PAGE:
Torts of the future: Self-driving cars
Most new cars have some components that are considered “self- driving” because they regulate the way the vehicle travels and helps to avoid accidents, but the technology is not yet perfect and American laws have yet to catch up.
Who is to blame if a self-driving vehicle is involved in an accident? Several test cases are working their way through the courts, and the results could have significant impact on tort law, which is the aspect of legal jurisprudence that deals with civil fault.
Among the test cases in the courts:
- A woman was killed by a self-driving Uber vehicle in Tempe, Arizona which did not discern her and stop before colliding with her walking a bicycle across a street at dusk. The National Transportation Safety Board’s investigation found that the self-driving vehicle had detected the pedestrian, Elaine Herzberg, several seconds before the crash but that the automatic emergency braking systems had been disabled to reduce jerkiness. In March 2019 local courts found no criminal liability for the accident, but that does not preclude an appeal or a suit for civil penalties, which is the field of tort law.
- A Tesla Model 3 was involved in a crash on a highway in south Florida when its autonomous driving feature did not detect and avoid an accident with a truck in its path. The auto-driving feature had only been turned on several seconds before impact.
- In a similar Florida crash, a car in self-driving mode also impacted with a truck that was turning across its travel lane, killing the Tesla driver. In both Tesla-related accidents it was observed that the driver might have been able to avoid the crash if the vehicle were not in self-driving mode and if the driver were alert to the trucks’ movements ahead.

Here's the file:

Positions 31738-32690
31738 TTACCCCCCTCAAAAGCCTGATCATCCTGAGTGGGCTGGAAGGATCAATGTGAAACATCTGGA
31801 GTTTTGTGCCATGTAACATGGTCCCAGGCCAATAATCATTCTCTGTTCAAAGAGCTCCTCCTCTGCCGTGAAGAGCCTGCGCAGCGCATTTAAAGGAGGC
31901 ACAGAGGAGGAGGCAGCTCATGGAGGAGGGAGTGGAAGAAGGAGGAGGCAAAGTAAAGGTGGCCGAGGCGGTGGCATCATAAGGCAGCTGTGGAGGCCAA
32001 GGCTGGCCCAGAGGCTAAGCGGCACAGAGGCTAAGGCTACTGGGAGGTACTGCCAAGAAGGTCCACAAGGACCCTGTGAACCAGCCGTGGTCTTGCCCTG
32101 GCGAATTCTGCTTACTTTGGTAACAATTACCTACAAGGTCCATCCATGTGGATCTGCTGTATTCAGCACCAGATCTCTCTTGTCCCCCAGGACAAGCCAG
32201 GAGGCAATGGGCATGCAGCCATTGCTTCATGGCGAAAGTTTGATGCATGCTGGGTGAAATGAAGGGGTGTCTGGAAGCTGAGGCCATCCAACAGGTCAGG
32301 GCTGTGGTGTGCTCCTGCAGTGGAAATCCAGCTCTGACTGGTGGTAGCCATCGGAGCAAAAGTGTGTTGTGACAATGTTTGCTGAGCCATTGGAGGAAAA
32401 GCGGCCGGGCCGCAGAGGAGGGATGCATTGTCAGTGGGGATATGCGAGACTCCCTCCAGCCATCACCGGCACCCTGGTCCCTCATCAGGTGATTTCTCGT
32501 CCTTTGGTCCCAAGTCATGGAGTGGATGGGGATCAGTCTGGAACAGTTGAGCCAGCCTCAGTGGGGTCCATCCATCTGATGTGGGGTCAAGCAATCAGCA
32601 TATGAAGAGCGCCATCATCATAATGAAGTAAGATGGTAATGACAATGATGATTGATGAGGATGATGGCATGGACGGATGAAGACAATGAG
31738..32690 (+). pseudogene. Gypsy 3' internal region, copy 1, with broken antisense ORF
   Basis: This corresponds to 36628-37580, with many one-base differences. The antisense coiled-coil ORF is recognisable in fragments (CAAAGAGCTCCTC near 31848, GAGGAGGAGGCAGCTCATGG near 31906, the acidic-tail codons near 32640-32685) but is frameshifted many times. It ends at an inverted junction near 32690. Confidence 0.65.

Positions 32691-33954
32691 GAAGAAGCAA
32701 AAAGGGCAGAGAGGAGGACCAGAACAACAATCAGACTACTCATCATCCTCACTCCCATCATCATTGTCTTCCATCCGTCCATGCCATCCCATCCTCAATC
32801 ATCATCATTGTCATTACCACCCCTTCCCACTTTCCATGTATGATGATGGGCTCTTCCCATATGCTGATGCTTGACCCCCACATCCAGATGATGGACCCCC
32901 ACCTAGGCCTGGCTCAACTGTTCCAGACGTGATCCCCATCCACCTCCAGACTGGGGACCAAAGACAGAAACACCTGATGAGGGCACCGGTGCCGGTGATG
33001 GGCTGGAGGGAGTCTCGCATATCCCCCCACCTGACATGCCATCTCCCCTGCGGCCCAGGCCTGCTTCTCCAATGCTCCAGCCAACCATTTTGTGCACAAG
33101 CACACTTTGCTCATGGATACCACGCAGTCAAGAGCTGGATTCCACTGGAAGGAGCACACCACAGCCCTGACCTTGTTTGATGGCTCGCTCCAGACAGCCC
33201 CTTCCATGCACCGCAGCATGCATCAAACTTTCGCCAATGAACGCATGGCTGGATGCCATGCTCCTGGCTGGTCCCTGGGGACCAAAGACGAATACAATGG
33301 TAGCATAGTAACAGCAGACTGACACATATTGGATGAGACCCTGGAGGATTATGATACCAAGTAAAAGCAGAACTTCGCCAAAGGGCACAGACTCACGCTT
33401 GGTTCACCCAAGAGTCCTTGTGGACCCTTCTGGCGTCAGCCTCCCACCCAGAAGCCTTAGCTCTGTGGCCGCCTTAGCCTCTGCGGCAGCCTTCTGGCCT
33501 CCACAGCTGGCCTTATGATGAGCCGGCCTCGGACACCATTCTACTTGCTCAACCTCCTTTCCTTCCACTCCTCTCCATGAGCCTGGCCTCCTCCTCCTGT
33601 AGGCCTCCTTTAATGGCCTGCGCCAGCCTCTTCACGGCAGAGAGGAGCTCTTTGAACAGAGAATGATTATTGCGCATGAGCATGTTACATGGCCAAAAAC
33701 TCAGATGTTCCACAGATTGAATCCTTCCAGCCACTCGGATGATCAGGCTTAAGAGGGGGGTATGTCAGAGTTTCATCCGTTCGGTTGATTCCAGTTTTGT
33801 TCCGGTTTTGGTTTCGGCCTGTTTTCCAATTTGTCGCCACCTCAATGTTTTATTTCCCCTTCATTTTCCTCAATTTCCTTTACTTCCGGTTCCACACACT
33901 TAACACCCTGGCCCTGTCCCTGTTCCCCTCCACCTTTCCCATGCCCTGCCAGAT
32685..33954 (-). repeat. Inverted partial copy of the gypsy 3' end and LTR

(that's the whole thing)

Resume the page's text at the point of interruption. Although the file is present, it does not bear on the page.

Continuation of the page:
- In three separate accidents, Tesla vehicles traveling in self-driving mode slammed into parked fire trucks. Rather than the accidents being an issue of fire trucks invisibility, it turns out the accidents reveal a glitch in the self-driving mode: a stationary vehicle in the travel lane often cannot be detected, particularly if the self-driving car is behind a moving vehicle that leaves the lane to avoid the parked vehicle.
In all of these accidents, the investigation is of particular importance because the reasons for these accidents are the basis for whether a suit can be filed against the manufacturer for civil damages. One case, in the Dominican Republic in 2015, occurred when a Volvo owner was demonstrating the self-parking feature of his car and it slammed into those watching. It turns out that the car was not equipped with pedestrian avoidance technology because the owner opted not to spend the extra money for the feature.
Manufacturer vs. user error
Tort law is based on finding fault and awarding damages accordingly. But the self-driving vehicle is a new arena for tort law. Can drivers be found at fault for trusting manufacturer’s promises about vehicle safety features?